Cheese or Font Exercises:
Persona 5: “Looking good Joker!”
I choose to analyze Persona 5, a JRPG developed by Atlus and P Studio. One of the first things I noticed when I first played Persona 5 is just how stylish the UI design of the game is. It’s something that was continuously visually appealing even after hours and hours of gameplay, I never got tired of looking at it. It’s truly one of the most beautifully designed games in my eyes. Let’s start with an analysis of the pause menu.
Right away you’ll notice that Persona 5’s developers took advantage of quite a few graphic design techniques in this menu alone, namely size, color and contrast, typography, and alignment and proximity. When a player hovers over one of the menu items, like the player in this screenshot is hovering over “Skill”, the word is made bigger and given a bit of color. That splash of blue especially helps to bring attention to the fact that this is the current selected menu, because it’s so much of a contrast from the games main theme colors, red, black, and white. One of the main things characters in this game mention is being stylish, it’s something the protagonist especially likes to be. The movement in dungeons is stylish, the attacks during fights, especially all-out attacks, are stylish, and it’s all complemented with an equally stylish menu which has this font that just screams, this is our style. The alignment of all the menu items on top of one another help to emphasize the proximity between these items and the amount of yen you currently have. The menu items are selectable for further options, the amount of yen you have is just for your information. I honestly can’t do it justice through screenshots alone, but I highly recommend looking up a video of gameplay and just watch someone navigate this menu. Joker, our protagonist in the background, is always there, but he switches poses depending on the menu you select. For example, if you choose to select party and look at more information on one of your party members (picture below), you’ll notice that they’re always back to back. I’m not 100% sure if I can use proximity here, but I like to think that by have the characters back to back to the protagonist, it shows that there is bond there between them.
Next, let’s take a look at Persona 5’s iconic battle UI.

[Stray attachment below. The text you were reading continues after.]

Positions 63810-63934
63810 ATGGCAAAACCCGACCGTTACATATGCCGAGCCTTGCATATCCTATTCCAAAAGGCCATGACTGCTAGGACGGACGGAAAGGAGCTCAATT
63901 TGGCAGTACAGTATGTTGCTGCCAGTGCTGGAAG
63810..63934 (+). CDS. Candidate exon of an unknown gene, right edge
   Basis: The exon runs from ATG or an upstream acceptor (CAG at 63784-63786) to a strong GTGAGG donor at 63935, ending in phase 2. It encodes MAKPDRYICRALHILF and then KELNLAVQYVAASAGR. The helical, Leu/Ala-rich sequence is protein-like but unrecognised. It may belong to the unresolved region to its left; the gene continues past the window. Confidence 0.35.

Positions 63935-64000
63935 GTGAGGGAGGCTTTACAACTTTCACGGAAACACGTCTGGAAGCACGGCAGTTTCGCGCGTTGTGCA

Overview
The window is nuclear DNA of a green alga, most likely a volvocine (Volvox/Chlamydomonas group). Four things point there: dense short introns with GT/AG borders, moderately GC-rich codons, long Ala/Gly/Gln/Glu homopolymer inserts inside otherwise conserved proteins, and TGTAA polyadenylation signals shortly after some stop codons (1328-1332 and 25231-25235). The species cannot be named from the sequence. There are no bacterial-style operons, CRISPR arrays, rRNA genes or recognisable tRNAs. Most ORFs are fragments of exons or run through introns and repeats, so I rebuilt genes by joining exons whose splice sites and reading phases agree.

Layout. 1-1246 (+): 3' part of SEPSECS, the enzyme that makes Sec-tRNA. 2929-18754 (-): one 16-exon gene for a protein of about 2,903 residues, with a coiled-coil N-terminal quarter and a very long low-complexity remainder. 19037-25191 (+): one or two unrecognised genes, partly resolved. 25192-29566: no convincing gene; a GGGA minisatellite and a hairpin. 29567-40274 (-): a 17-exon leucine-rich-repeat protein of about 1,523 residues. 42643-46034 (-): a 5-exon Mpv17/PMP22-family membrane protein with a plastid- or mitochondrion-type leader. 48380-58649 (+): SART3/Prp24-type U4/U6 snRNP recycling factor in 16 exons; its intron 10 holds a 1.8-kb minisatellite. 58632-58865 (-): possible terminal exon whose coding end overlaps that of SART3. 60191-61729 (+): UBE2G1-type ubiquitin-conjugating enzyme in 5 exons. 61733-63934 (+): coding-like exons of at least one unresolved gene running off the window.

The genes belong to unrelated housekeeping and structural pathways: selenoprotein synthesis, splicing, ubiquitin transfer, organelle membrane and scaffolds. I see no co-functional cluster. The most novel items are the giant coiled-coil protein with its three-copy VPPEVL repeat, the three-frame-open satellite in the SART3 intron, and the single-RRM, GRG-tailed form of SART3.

The choice for typography and color and contrast is more or less the same as the regular pause menu with the added color for each button that corresponds to the button’s color on the Playstation controller. The biggest thing I want to highlight with the battle UI is the use of alignment and proximity. For starters, the main actions that you are able to take are shown surrounding your character, it’s a nice way to bring focus to who’s current turn it is in the party. In addition to this, the four actions on the right side are actually the most used actions during a turn. The order action just lets you change how your party members act which you usually only set once in the beginning and maybe on another rare occasion, and the gun action allows you to shoot your gun, but you have a limit of bullets so you only use it when it’s most useful. Thus you are left with the other four actions, persona (let’s you summon a persona to use), item, guard, and attack. I just thought that was pretty interesting to point out as I’m noticing it now looking at this screenshot and recalling that those were the main actions I took when I played. On the bottom left of the screen you have a bunch of secondary actions, then on the bottom right you see your parties health and sp. Top left you can see the name of our enemy and their level (when you encounter an enemy for the first time the”name” is just a description of their appearance, to learn their true name you have to talk to them). And finally on the top right you can sometimes see comments your party members make during the battle. The core elements (in terms of UI) here would be the main actions surrounding your character. Supportive elements are the secondary actions, the party health and sp, and the name and level of the enemy (as well as the indicator of the current selected target and their health). Lastly, the extraneous element here is the comments your party members make during combat.